The feverish speculation in tulip bulbs which reached a peak in February 1637, together with the crash that followed, is one of the more notorious episodes in 17th-century Dutch history.
This book is the result of a bold and innovative research project funded between 1999 and 2002 by the then Arts and Humanities Research Board, with further funds provided subsequently by a number of scholarly institutions. The preface further acknowledges the support of a glittering array of scholars, not least Geoffrey Parker who read through the entire draft.
Unequivocally, until today the vast majority of the academic works on the history of the abolition of the transatlantic slave trade have focused on the British side of the story.
In Thomas Cannon’s 1749 pamphlet Ancient and Modern Pederasty Investigated and Exemplify’d, the author recounts a chance meeting with a ‘too polish’d Pederast’ who, ‘attack’d upon the Head, that his Desire was unnatural, thus wrestled in Argument; Unnatural Desire is a Contradiction in Terms; downright Nonsense.
The intellectual historian Martin Jay once championed the cause of ‘ocular-eccentricity’ as an alternative mode of visual engagement.(1) The term, of course, was a play on ‘ocularcentricity’, the concept that the rational power of the eye had come to dominate the nature and scope of our interactions.
Leif Jerram’s Germany’s Other Modernity: Munich and the Making of Metropolis, 1895–1930 is a rich and welcome contribution to the urban history of modern Germany, a field which has, for some time now, been dominated by studies on Berlin and Hamburg. Berlin has, as Jerram puts it with little exaggeration, acquired ‘totemic status’ (p.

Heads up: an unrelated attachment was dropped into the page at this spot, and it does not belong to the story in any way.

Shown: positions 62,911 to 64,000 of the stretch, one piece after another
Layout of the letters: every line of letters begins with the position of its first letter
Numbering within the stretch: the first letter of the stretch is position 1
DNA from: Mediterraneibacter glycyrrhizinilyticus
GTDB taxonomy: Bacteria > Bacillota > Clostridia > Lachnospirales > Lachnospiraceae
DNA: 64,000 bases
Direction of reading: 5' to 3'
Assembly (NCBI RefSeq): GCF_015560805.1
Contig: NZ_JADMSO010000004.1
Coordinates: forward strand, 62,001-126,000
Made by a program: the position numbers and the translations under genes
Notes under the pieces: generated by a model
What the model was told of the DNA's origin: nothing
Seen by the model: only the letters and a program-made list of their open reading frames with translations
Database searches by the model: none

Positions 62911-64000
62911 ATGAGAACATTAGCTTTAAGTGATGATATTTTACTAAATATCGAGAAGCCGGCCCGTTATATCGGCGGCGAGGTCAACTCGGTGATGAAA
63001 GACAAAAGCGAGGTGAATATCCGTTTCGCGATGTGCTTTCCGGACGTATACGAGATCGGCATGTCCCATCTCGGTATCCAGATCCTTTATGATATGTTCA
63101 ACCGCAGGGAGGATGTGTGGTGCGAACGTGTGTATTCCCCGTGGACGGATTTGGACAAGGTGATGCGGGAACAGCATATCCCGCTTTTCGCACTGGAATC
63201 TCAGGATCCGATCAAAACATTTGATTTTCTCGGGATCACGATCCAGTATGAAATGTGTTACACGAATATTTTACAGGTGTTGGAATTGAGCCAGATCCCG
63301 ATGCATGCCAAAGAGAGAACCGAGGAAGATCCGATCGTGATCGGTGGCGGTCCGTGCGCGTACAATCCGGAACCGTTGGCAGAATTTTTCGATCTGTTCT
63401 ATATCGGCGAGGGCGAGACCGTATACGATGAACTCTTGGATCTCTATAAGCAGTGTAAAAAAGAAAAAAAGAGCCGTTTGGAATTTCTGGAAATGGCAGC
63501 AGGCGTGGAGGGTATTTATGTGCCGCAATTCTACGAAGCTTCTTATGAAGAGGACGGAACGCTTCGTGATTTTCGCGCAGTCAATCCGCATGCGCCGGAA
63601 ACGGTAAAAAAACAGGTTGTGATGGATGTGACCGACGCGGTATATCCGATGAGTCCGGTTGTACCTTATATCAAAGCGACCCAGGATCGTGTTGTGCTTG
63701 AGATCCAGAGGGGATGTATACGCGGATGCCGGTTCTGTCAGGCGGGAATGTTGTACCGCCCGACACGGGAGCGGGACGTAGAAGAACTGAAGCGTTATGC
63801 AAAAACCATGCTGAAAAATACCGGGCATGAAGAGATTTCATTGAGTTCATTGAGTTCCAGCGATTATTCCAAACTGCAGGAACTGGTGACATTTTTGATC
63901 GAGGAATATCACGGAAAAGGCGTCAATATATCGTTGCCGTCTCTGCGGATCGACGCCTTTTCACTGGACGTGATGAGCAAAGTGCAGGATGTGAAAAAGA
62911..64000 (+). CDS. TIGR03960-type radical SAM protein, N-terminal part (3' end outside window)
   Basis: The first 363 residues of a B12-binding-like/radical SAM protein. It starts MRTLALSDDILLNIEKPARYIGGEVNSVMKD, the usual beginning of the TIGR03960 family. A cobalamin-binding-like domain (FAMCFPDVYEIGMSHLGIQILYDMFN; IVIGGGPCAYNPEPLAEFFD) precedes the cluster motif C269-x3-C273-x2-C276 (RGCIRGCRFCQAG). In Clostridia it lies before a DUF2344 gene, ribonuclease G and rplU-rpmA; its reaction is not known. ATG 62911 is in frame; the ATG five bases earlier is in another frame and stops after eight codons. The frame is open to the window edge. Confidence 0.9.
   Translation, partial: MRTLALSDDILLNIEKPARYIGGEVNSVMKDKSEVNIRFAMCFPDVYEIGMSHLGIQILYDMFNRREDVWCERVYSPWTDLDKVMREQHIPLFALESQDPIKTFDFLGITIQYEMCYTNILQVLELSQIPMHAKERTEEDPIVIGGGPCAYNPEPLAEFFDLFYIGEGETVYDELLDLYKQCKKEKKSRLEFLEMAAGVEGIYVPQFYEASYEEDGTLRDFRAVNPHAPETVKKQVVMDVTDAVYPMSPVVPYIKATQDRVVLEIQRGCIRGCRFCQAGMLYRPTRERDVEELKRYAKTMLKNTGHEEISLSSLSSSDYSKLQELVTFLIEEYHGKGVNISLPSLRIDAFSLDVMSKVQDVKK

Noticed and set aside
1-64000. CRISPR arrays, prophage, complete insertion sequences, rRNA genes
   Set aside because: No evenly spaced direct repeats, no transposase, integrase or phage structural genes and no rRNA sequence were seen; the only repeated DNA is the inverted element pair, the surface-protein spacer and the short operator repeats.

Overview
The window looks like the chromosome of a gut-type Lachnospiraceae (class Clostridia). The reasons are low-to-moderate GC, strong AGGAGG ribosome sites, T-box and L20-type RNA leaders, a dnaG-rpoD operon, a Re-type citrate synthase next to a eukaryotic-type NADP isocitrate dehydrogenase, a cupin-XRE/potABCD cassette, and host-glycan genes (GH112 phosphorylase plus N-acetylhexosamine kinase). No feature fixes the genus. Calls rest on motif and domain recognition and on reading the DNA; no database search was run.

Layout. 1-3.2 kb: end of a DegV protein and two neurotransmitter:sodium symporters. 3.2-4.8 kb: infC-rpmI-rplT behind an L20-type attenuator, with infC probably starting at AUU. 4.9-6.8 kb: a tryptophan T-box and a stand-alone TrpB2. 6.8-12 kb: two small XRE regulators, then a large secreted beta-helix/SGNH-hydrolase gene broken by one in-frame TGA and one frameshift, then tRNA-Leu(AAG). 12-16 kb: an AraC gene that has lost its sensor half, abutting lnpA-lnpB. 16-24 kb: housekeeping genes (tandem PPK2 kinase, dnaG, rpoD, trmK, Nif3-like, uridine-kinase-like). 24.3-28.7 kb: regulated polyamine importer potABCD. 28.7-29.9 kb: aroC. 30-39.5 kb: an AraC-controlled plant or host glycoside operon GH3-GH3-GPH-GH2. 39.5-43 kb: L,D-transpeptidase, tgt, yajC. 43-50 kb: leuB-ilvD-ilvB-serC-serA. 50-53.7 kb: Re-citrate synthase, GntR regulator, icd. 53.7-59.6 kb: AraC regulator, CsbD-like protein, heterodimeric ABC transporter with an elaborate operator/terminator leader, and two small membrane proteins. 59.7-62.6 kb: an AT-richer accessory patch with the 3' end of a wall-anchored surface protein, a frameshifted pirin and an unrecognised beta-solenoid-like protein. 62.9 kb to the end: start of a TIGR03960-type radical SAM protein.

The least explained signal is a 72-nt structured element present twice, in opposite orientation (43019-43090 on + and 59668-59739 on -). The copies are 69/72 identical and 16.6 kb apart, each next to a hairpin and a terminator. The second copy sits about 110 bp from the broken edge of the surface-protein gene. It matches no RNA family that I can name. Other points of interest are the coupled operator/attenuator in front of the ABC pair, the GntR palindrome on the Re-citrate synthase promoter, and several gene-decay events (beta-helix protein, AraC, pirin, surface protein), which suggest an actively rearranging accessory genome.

Sandra Cavallo’s Artisans of the Body in Early Modern Italy will appeal to scholars interested in the social history of medicine for more than one reason.
This is the first book in English to examine the reception, in both the west and the east of Germany between 1945 and 1955, of the returning POWs released from Soviet captivity. With commendable clarity, it seeks to understand this reception within the context of the political, social, and cultural discourses prevalent at the time.
It has often been observed that the greatest legacy of the Paris Commune of 1871 was its myth. In its short duration the Commune failed to transform Paris in any lasting way – even its supreme gesture of repudiation of the military traditions of the French past, the toppling of the Vendôme column, was to be reversed.
Whether or not Michael Maas is right that ‘many excellent studies of Justinian and his age’ exist (p.